Smith winces, like she’s living out her mistake all over again. “I just wanted to die, because no one had ever restored the painting,” she says. “I was the first one to touch it, and I had done this thing.”
After the mistake, Smith tested out a new cleaning solution, then repaired the damaged uniform with a tiny in-painting — a small reconstruction of the missing or damaged part in the painting. Smith hasn’t made a mistake like that since, she tells us: “Maybe that bought me another decade of not making any mistakes, because I’ll never forget that feeling.”
When we walk past “Negro Soldier” on our way out of the gallery, it is impossible to tell that anything happened to it.
Within the world of art conservation, talking about restoration failures can feel taboo. But Smith’s experience with “Negro Soldier” convinced her that sharing mistakes can offer conservators a valuable opportunity to learn from one another. “Everybody has a story,” she says. “And if we don’t talk about it, people will continue to hide it.”
As a conservator, Smith often grapples with the ethics of museum collection curation.
Last August, Smith and three other museum staff workers installed “Funerary Portraits from Roman Egypt: Facing Forward,” a collection of fragmented funerary materials that were once attached to the mummified deceased they depict. The text label invites patrons to “consider the problematic practices that led to the removal of these objects from their original contexts.”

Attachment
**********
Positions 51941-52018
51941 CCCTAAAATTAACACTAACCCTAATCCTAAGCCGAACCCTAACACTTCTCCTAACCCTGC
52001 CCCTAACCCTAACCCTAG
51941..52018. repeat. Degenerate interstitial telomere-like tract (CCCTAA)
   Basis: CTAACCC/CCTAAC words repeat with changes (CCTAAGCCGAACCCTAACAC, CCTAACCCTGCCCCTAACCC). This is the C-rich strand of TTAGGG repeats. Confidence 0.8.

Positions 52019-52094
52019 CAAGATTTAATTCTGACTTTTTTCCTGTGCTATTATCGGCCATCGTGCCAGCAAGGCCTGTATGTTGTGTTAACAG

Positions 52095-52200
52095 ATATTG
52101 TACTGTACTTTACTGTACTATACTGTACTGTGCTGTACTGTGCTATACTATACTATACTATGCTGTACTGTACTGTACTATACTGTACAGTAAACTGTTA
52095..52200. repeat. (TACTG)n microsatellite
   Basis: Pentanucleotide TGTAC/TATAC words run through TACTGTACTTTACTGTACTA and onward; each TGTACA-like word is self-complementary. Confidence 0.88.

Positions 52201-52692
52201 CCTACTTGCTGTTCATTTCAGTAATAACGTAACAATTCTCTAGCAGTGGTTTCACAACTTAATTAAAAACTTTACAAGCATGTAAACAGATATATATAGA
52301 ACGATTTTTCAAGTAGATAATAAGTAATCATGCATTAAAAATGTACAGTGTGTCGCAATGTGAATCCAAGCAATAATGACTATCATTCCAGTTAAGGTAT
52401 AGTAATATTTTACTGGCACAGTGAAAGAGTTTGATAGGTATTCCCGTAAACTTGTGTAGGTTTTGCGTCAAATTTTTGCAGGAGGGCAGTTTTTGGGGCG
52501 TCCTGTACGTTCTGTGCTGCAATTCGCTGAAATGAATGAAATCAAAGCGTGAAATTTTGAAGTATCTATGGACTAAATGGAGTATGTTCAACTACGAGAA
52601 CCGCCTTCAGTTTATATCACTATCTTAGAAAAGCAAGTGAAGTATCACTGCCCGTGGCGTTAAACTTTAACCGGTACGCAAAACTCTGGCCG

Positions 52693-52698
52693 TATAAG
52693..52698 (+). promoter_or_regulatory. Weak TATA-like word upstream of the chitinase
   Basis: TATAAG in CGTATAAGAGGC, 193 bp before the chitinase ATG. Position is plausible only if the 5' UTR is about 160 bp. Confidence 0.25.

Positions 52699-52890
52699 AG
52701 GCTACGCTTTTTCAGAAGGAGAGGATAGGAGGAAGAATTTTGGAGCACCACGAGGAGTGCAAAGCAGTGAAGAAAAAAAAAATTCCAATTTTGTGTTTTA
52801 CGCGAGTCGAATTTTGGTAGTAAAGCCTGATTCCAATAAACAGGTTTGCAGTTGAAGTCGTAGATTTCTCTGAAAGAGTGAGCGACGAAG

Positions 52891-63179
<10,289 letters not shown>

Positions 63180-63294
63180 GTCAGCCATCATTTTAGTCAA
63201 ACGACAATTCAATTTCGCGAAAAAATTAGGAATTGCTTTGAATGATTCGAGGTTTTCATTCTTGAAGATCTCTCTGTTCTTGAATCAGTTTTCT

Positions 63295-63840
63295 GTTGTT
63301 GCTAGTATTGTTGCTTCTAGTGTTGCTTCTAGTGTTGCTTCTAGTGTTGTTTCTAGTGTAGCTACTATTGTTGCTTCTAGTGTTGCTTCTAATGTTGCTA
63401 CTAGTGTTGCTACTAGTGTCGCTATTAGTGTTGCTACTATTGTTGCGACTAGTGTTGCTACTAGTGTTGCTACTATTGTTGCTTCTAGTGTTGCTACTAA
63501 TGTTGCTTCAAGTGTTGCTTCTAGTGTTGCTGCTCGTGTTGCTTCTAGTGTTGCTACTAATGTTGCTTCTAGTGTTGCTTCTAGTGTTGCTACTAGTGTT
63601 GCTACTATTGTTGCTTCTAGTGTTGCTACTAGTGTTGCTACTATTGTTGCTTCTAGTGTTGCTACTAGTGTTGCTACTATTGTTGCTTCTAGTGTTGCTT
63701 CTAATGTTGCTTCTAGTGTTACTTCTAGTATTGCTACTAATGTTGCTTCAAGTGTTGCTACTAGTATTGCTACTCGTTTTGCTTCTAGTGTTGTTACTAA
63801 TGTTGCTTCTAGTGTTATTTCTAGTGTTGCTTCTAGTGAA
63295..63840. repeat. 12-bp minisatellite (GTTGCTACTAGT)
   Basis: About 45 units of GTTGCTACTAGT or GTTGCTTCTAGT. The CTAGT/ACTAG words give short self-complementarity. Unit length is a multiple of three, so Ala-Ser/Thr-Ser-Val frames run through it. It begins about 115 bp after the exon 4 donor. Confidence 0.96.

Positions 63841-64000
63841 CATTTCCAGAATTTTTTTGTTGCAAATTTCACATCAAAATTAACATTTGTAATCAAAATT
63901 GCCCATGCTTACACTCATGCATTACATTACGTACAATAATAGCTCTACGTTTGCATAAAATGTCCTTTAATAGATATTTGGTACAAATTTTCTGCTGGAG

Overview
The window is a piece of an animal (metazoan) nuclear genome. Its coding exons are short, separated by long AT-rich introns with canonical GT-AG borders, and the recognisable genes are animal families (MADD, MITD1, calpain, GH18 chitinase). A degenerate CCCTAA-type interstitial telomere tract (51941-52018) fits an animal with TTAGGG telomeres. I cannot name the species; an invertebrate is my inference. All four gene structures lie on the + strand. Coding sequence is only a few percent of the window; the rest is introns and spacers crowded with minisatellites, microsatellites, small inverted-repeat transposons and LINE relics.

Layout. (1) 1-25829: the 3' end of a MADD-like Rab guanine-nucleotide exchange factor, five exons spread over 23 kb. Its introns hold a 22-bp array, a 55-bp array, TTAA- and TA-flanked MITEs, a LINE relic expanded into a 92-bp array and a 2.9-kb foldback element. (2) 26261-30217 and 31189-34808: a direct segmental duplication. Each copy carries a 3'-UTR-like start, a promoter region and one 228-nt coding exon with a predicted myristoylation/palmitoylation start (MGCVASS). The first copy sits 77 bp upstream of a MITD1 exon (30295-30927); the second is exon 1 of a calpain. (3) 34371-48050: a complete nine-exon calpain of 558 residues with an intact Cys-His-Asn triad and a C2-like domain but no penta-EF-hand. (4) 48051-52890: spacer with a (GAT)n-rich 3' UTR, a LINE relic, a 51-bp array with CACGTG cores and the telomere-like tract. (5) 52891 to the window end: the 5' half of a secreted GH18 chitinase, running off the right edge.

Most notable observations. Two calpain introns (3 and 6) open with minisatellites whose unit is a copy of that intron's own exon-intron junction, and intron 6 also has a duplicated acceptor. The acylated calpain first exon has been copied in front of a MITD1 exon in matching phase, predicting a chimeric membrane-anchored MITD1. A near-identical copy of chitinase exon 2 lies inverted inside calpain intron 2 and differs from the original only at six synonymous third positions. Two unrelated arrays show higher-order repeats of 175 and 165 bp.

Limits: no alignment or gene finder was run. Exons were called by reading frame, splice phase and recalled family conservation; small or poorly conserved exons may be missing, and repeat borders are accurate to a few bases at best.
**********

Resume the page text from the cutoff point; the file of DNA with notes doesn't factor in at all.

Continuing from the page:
“They’re tough to look at — but they’re beautiful,” says Smith. “That sort of tension, rather than ignore it, talk about it.”
Smith also thinks that, within conservation, there should also be a reckoning about the lack of diversity. Among art conservators, about 65 percent are women and 80 percent of them are white women.
“The people who are doing the work are bringing their understanding to the collections,” Smith says. “A big push in the field is: How do we work with changing who we are? Who’s in these labs doing this work?”
In 2022, the Museum created the Diversity Pre-Program Junior Conservator Fellow, helping to prepare aspiring conservators for the convoluted conservator training application process and ultimately diversify the field. According to Martha Tedeschi, director of the Harvard Art Museums, Smith plays a key role in the fellow’s experience as a “fantastic mentor.” In Tedeschi’s words: “she’s a star.”
Smith hopes to keep her dream job for as long as she can. “I can’t believe I get to work here,” she says. “Our cultural heritage — of any kind — it’s part of our human soul. Making sure that it lives as long as it can is really important to me.”
Correction: March 2, 2023
A previous version of this article misspelled the name of Barkley L. Hendricks.
— Magazine writer Nicolas Dominguez-Carrero can be reached at firstname.lastname@example.org.